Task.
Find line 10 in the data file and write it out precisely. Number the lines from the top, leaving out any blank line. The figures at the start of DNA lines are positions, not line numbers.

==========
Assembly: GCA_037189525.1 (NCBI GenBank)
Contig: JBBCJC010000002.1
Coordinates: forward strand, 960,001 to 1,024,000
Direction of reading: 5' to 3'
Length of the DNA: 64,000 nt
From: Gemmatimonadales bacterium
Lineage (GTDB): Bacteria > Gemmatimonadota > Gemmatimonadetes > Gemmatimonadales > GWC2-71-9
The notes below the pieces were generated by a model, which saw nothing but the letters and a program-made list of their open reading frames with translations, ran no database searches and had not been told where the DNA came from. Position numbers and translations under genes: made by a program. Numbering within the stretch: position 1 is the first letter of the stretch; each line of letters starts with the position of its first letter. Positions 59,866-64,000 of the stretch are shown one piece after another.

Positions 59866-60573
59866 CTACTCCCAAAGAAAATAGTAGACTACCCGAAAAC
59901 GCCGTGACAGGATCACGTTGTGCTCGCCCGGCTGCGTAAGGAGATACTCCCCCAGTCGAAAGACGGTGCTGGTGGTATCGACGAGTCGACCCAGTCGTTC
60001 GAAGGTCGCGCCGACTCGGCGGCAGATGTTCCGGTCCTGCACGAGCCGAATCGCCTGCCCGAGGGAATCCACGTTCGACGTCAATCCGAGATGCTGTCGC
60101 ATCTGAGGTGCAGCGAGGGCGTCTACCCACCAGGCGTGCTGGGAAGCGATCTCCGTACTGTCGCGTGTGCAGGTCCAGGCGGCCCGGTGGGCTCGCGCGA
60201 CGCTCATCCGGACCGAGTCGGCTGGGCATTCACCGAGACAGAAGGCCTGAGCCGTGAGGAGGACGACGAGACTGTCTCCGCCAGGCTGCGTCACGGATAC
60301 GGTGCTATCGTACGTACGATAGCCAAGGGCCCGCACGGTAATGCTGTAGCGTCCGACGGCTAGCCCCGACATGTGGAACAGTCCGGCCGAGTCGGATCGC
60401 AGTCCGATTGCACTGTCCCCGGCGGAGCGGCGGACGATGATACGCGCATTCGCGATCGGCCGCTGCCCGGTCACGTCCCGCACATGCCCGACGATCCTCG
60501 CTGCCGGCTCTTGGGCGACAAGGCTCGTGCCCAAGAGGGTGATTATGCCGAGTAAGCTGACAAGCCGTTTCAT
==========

59866 CTACTCCCAAAGAAAATAGTAGACTACCCGAAAAC